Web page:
Ray Van Horn, Jr. is a veteran entertainment journalist whose writing and live photography has been featured in Blabbermouth.net, Dee Snider’s House of Hair Online, Fangoria.com, Horror News.net, About.com Heavy Metal, MetalManiacs, New Noise, Music Dish, AMP, Hails & Horns, Unrestrained,Noisecreep, Impose, Pit, The Big Takeover.com, Rough Edge.com, Pitriff and others. His blog The Metal Minute won a “Best Personal Blog” award in 2009 from Metal Hammer magazine and he wrote and produced his own hard rock e-zine, Retaliate.

He has contributed essays to UK author Neil Daniels’ Iron Maiden and ZZ Top biographies. Ray’s fiction has been published in various periodicals and anthologies, including his flash fiction piece “Off the Record” for Akashic Books’ “Mondays Are Murder” noir series. His recent short stories “Before the Ball” and “Widow” were featured in subsequent editions of Alex S. Johnson’s Axes of Evil anthologies. Ray wrote serialized original superhero fiction for Cyber Age Adventures and five of those stories appear in the anthology Playing Solitaire. He was the winner of Quantum Muse’s fiction contest in 1999.

Ray is a former NHL game analyst for The Hockey Nut and one-time host of the forum “Comic Books” at ReadWave. He has done beat reporting, photography and lifestyle articles for Metromix, an affiliate of The Baltimore Sun, Carroll Magazine, The Northern News and The Emmitsburg Dispatch.

Wednesday, May 7, 2014

Double Your Pleasure: 10 of the Greatest Double Albums Ever

It takes a lot of balls to presume your audience will plunk down extra duckets for a double album, no matter your stature in the industry.  Considering a lot of artists have issued the deuce and bloated their packages with filler fluff or experimental oddities enlightening only to themselves, if you dare release a double album, I've said time and again in record reviews it had better be special.

While Soilwork recently released the last very good dual dunk with The Living Infinite, the beast known as the double album is usually just a jewel in the rough, as Kiss sings in "Ladies' Room."  Kiss themselves issued two of the best double live albums in rock history, Alive and Alive II, but focusing on singular studio releases of then-new material from musicians, it gets a bit hard to justify dishing up two LPs in one package.  Guns n' Roses' Use Your Illusion I and II don't count, since they were separately delved and not everything on those albums stand up as classic, though "November Rain" justified the excursion altogether.

To be frank, I'm a bit annoyed and silently offended that vinyl manufacturers today are spreading out single length albums over the course of two slabs in most cases.  Perhaps the way vinyl is cut in modern times (particularly in generating a contemporary plug for digital recording systems versus trusty ol' analog) forces the issuance of two records in one package, but the marketing degree bearing my name automatically smells profiteering bullshit.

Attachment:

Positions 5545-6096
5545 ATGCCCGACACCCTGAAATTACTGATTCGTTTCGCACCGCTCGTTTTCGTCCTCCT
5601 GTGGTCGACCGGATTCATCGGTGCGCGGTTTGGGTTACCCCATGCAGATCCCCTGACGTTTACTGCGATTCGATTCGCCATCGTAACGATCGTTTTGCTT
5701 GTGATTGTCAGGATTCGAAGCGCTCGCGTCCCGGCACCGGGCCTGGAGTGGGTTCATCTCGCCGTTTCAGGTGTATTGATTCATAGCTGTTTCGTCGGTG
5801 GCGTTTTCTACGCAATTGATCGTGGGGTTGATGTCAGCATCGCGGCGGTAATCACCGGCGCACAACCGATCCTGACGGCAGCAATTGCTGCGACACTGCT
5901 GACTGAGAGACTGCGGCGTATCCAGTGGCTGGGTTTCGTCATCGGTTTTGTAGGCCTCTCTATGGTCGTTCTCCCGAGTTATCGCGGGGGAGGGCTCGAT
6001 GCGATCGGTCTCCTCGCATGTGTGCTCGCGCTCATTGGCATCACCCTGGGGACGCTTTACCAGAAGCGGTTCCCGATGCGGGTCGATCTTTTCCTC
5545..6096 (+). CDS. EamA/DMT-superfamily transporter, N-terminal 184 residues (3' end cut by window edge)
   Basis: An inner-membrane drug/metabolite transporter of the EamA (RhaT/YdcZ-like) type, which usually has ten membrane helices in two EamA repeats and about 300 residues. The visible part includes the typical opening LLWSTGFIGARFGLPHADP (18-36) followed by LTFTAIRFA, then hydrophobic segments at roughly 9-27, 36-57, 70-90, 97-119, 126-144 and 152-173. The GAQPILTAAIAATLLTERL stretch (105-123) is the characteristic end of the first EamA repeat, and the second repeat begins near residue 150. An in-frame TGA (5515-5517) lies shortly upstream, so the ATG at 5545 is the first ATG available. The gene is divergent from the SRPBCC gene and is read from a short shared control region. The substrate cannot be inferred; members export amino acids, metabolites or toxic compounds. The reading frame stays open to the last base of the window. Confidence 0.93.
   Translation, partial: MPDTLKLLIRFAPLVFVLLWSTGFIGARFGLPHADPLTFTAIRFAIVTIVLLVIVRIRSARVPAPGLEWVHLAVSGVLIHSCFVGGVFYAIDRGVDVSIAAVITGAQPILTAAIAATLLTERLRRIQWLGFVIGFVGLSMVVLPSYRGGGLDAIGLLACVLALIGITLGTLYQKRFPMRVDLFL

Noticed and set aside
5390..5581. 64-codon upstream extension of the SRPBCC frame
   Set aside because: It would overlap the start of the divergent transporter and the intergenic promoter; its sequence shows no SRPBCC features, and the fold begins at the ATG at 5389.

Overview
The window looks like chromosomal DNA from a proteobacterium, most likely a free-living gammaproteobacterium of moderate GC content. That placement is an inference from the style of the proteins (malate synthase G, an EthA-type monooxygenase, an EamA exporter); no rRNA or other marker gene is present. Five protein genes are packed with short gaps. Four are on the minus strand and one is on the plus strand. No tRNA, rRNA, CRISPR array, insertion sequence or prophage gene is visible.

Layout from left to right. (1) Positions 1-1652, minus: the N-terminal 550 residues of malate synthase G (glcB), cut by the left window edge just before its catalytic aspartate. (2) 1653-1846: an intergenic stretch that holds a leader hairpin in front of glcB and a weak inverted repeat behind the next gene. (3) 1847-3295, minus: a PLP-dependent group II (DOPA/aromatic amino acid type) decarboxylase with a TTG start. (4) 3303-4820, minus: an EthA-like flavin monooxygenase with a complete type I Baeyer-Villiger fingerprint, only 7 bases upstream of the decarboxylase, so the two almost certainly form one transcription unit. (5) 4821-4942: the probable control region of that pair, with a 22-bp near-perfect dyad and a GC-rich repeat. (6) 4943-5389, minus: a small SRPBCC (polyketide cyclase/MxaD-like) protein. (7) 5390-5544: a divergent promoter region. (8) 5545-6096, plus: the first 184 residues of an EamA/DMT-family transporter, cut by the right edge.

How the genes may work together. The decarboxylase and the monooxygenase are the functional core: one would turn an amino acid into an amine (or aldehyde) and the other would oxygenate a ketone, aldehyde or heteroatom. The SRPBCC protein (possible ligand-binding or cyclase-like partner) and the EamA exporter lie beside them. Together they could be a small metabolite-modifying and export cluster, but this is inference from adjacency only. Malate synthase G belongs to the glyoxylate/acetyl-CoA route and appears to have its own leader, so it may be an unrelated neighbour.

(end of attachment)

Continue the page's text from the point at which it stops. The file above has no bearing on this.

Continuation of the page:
Nevertheless, there have been inarguable masterworks and some right there on the cusp of perfection amongst the double album format.  The Beatles' White Album will remain the greatest double recording of all-time until the planet explodes.  The Clash come right behind them with their paralleled spirit of creativity and exploration.  London Calling is nearly as devastating as The White Album and had The Clash played their cards better with their ill-fated triple album Sandinista! they could've had themselves a second killer double shot.  Instead, Prince gets honors for delivering two classic double albums, 1999 and Sign o' the Times.  Then what the Minutemen did with their insane roving on Double Nickels On the Dime should never be attempted again by anyone, because it remains a magical slice of geek punk that's still tighter than Queen on their best day.

At any rate, here are my top ten favorite double albums, submitted for your perusal:

1.   The Beatles - The White Album
2.   The Clash - London Calling
3.   Prince - Sign o' the Times
4.   Minutemen - Double Nickels On the Dime
5.   The Rolling Stones - Exile On Main Street
6.   Chicago - III
7.   Smashing Pumpkins - Melon Colie and The Infinite Sadness
8.   Pink Floyd - The Wall
9.   Prince - 1999
10. The Cure - Kiss Me Kiss Me Kiss Me

Special Mentions:

Bruce Springsteen - The River
Led Zeppelin - Physical Graffiti
Bob Dylan - Blonde On Blonde

           Listenin' to:  The Rolling Stones - Exile On Main Street


  1. My list:
    The Beatles: The White Album (of course!)
    Led Zeppelin: Physical Graffiti
    Miles Davis: Bitches Brew (a double LP in its original release)
    Pink Floyd: The Wall
    Hawkwind: Space Ritual
    Bob Dylan: Blonde On Blonde

  2. Good stuff, JP, I thought of making this a 15 list to include Dylan and Zeppelin, for certain worthy double albums and yep, Bitches Brew is a wild two-piece, though it takes a bit of digestion to appreciate it fully. It was definitely a transition statement for jazz. Good call.